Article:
It was painful, and that shows how cleverly crafted the script, the characters and the acting all is, because it was tapping into something deeply real. My heart hurt for Celine and Jesse and the investment I feel for them made me want to stop the film so I could write the ending in a happy way inside my head.

Does it make me love the people? Oh yes. Always. Linklater really gets my need to have movies that make me love humans. And of course, that love is what makes this movie so incredibly hard to watch.

I found the ending problematic mostly because I felt like there was an explicit element of Celine ‘giving in’. The points she had been making were valid – it’s not fair for Jesse to suddenly uproot all of their lives for a shitty situation in Chicago, and his continual assertions that she was crazy, emotional and irrational dismissed her points and made them irrelevant. It’s something that is even addressed in the dialogue, however he never backs down from his assertion of her craziness – he even states it as a thing he adores about her right at the end, winning her back, and she accepts this. At the very end she goes back into the ‘bimbo’ character, so show that she’s coming around to him again, that maybe things will be fine, and that’s very upsetting to me because it’s taking away her personality and allowing it to be subsumed into what he wants. She’s reverting to a character she made to send him up, not to connect to him.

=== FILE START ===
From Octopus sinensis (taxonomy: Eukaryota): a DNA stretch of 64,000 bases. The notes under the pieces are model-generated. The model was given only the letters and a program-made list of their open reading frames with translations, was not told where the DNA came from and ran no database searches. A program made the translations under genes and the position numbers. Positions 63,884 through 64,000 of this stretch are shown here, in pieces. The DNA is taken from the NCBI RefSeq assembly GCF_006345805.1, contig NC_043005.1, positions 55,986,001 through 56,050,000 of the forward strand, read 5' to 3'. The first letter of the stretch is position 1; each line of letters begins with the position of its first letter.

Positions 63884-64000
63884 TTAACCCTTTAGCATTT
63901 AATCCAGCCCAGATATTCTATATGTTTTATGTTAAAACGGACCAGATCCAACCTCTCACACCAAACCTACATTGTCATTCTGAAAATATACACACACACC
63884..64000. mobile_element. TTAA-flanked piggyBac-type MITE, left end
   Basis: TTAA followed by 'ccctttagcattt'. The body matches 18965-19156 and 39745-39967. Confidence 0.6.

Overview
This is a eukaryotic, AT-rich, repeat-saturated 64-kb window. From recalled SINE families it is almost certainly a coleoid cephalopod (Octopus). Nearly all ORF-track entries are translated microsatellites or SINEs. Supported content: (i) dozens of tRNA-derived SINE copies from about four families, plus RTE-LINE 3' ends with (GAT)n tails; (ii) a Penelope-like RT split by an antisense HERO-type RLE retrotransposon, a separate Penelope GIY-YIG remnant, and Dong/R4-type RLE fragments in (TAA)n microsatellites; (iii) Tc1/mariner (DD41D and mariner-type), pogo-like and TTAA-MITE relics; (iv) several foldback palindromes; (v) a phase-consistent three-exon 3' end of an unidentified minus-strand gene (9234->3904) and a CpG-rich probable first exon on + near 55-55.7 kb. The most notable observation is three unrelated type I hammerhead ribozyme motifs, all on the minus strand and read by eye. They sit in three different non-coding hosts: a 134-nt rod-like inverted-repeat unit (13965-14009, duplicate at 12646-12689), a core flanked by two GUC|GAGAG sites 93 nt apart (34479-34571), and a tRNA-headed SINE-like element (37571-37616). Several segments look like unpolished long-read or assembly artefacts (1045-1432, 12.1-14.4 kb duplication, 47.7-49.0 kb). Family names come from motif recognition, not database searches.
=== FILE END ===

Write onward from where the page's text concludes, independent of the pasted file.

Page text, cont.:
More than anything it felt like the movie’s narrative was agreeing with the assertions at the start of the film about the difference between masculine and feminine, that there’s no point trying to change who men are, and what that means (penis first, the world second). It also surrenders Celine’s arguments as just a function of her crazy French girl-ness, which is a problem for me who has always seen her as a complete character, a human being.

Bechdel test: Yes it does! Finally we have named female characters who aren’t Celine! Nina and Ella, the daughters talk to her (mostly in French) about apples, the ruins they wanted to visit and what to pick up in the store. Nice and early on too. Plus they also talk in the garden as well. Bliss. Little girls speaking French is just the most beautiful thing, isn’t it?

Best line:
Natalia: Like sunlight, sunset, we appear, we disappear. We are so important to some, but we are just passing through

Celine: I feel close to you,
Jesse: Yeh?
Celine: but sometimes, I don’t know? I feel like you are breathing helium and I am breathing oxygen

State of Mind: Ouch. It was pretty, but I don’t know if I’ll watch it again any time soon. Curious to see the next one in 8 years and see what actually happened after that night because despite everything, it is ambiguous to me.

Watched movie count

Before Sunset (2004)

Before Sunset
Directed by Richard Linklater
Story by Richard Linklater and Kim Krizan, screenplay by Richard Linklater, Julie Delpy and Ethan Hawke
(number 116)